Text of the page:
فراتر از خرید و فروش : استفاده از انگیزش ها در پس سبد خرید مصرف کنندگان آنلاین
|کد مقاله||سال انتشار||مقاله انگلیسی||ترجمه فارسی||تعداد کلمات|
|4942||2010||7 صفحه PDF||سفارش دهید||6198 کلمه|
Publisher : Elsevier - Science Direct (الزویر - ساینس دایرکت)
Journal : Journal of Business Research, Volume 63, Issues 9–10, September–October 2010, Pages 986–992
The authors investigate consumers' motivations for placing items in an online shopping cart with or without buying, termed virtual cart use. While retailers offer virtual carts as a functional holding space for intended online purchases, this study, based on a national online sample, reveals other powerful utilitarian and hedonic motivations that explain the frequency of consumers' online cart use. Beyond current purchase intentions, the investigated reasons for why consumers place items in their carts include: securing online price promotions, obtaining more information on certain products, organizing shopping items, and entertainment. Based on empirical findings, the authors offer managerial suggestions for enhancing online shopping-to-buying conversion rates.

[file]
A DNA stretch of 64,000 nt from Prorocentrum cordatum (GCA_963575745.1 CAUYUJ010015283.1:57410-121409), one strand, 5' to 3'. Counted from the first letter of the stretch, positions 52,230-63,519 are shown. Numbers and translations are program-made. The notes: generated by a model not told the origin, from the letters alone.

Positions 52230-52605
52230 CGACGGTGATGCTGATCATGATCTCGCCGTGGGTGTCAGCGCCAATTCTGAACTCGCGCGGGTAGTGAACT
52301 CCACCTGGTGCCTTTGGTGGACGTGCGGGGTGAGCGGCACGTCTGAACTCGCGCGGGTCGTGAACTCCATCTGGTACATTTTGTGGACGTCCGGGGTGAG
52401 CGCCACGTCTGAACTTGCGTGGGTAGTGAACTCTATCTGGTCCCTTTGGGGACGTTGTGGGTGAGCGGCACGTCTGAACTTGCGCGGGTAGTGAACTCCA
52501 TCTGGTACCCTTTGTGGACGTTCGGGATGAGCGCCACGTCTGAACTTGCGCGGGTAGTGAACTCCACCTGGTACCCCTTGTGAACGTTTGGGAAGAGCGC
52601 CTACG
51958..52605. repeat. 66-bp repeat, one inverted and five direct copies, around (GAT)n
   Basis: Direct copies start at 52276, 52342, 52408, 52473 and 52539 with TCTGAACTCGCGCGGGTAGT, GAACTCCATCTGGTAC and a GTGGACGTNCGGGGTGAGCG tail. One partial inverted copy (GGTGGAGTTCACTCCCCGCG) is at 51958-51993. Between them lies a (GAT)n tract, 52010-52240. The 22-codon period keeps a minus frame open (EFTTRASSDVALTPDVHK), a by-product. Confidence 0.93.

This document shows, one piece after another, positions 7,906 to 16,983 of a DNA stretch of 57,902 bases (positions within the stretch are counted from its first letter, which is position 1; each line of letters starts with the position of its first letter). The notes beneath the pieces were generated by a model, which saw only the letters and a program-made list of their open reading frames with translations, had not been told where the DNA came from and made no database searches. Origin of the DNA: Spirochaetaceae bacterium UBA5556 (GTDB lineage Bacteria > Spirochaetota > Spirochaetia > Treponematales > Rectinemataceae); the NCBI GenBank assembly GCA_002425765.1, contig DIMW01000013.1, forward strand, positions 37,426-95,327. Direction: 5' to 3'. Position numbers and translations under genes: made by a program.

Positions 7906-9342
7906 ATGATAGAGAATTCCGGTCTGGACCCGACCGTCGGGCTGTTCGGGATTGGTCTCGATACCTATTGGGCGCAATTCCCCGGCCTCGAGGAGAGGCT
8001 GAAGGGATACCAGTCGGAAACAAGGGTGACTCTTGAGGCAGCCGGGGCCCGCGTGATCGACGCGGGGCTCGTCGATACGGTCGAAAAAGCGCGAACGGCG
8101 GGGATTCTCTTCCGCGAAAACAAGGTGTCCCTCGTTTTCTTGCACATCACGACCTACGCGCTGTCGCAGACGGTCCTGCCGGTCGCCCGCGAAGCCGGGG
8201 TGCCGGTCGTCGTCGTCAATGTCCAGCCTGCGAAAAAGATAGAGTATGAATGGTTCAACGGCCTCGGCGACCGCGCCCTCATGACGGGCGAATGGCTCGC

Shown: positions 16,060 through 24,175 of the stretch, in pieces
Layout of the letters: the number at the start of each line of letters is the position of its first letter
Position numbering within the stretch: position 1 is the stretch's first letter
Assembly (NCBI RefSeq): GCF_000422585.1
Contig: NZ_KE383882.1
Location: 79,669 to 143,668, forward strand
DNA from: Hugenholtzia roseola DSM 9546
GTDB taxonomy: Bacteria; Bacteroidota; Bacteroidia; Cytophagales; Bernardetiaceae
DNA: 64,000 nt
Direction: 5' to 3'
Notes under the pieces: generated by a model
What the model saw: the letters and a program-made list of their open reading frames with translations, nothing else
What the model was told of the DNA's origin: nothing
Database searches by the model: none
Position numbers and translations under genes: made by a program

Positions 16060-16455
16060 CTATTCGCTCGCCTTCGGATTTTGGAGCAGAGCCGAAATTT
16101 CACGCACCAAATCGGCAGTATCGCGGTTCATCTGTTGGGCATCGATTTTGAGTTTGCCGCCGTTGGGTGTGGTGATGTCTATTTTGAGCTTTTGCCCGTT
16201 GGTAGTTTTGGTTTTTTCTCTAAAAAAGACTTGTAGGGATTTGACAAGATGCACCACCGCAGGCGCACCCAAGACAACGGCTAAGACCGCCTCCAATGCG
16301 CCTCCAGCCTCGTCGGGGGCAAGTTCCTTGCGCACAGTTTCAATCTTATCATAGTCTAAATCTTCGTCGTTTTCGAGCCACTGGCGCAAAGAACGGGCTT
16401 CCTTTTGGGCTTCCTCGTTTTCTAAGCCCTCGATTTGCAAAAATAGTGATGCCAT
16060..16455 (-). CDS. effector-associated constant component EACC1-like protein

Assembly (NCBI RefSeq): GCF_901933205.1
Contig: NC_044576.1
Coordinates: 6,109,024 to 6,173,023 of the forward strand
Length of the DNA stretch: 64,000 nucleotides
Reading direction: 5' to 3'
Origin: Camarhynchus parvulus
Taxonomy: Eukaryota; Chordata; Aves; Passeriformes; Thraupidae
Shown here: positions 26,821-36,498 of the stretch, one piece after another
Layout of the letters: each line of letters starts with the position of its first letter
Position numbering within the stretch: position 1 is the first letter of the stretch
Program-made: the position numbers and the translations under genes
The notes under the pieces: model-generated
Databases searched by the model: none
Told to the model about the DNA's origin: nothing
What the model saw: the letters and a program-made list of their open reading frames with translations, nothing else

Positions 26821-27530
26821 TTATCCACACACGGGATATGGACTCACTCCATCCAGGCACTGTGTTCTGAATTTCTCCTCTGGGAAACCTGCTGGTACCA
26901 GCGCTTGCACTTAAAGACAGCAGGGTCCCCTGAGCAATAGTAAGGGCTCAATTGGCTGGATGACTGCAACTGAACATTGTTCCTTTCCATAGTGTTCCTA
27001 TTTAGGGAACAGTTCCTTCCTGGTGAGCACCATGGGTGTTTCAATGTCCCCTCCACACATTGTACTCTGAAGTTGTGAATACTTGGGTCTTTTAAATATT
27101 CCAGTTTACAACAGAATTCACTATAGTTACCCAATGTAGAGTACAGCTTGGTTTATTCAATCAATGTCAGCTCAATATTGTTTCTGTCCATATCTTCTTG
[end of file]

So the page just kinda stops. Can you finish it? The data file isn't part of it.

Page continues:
1.1. Importance of understanding online cart use With electronic commerce becoming a crucial aspect of marketing strategy and customer relations, there is a growing need for developing new knowledge, models and theories on Internet customer behavior. One frequent consumer behavior that managers and scholars have begun to investigate is a pressing managerial and multi-channel concern — online shopping cart abandonment (Kukar-Kinney and Close, 2010 and Oliver and Shor, 2003). Yet, prior to explaining why consumers abandon their online carts, it is vital to understand motivations to use an online shopping cart in the first place. The authors define electronic shopping cart use as an online behavior in which a consumer places item(s) of interest in an online shopping cart. The motivations for these synergistic and at times opposing online behaviors (placing an item in a cart and purchasing during that session versus abandoning the purchase) may be different, as theories of motivation and online consumer behavior suggest. Traditional on-ground shopping carts (e.g., grocery carts) are utilitarian, physical carts or baskets that bricks-and-mortar retailers provide customers to assist them with gathering and storing items for immediate purchase. Electronic carts, on the other hand, are virtual spaces that exist on shopping websites and are provided with a similar purpose as traditional carts — to let customers store items for subsequent purchase at that shopping session. Retailers use also other terms, such as “my bag”, to refer to the online carts (e.g., Gap.com). Some websites keep consumers' electronic carts full after the consumer logs off without purchasing (i.e., persistent carts), but many sites automatically empty carts when the consumer closes the browser. While e-tailers offer virtual carts to assist consumers with online purchasing, consumers' virtual cart use may not necessarily result from the need to store goods for immediate purchase (i.e., the purpose carts are designed for). Unlike traditional shopping carts, consumers may use their virtual carts as an online browsing or window shopping tool rather than an online purchase tool. Thus, the focus of the present research is to determine what motivates shoppers to use their online shopping carts — beyond the functional view of simply considering consumers' cart use as purchase intent. 1.2. Objectives While reasons for on-ground cart use are relatively intuitive and practical (i.e., to hold items for the purchase at hand), researchers have yet to investigate consumers' reasons for placing items in a virtual cart. Thus, the aim of this research is to provide a theoretical model for scholars to build upon and empirical implications to aid retail managers to develop online carts that match consumers' needs. Specifically, the objective here is to build on theories of motivation to develop understanding of online shoppers' motivations for placing items in their electronic shopping carts. Further, the authors seek to understand the relationship between online cart use and online purchasing. In order to accomplish these objectives, the authors develop a framework explaining the frequency of both virtual cart use and the frequency of subsequent online purchasing. While there is an emerging stream of research on motivations for online shopping (e.g., Noble et al., 2006, Rohm and Swaminathan, 2004 and To et al., 2007), to the authors' knowledge there are no studies explaining consumers' reasons for using online carts beyond immediate purchase intent. While managers intend, and perhaps assume, that their customers use carts solely as the place to store items prior to immediate online purchase, this research proposes other utilitarian as well as hedonic reasons for online cart use. These may include entertainment value of virtually acquiring desired items, wanting more information on an item, using the cart as a wish list of desired items, or taking advantage of a price promotion such as free shipping. 1.3. Overview of the article First, the authors present a background and theory development along with a review of literature on motivations for online shopping in the areas of entertainment, pricing, shopping organization and information search to explain consumers' online cart use and online purchasing. Based on an intertwining of consumer behavior theories and electronic commerce literature, a set of hypotheses supports a framework explaining the frequency of virtual cart use and online buying. The authors then describe the online survey method and the national sample used to test the model. The article closes with a summary of the study's contributions, managerial implications, limitations and opportunities for future research.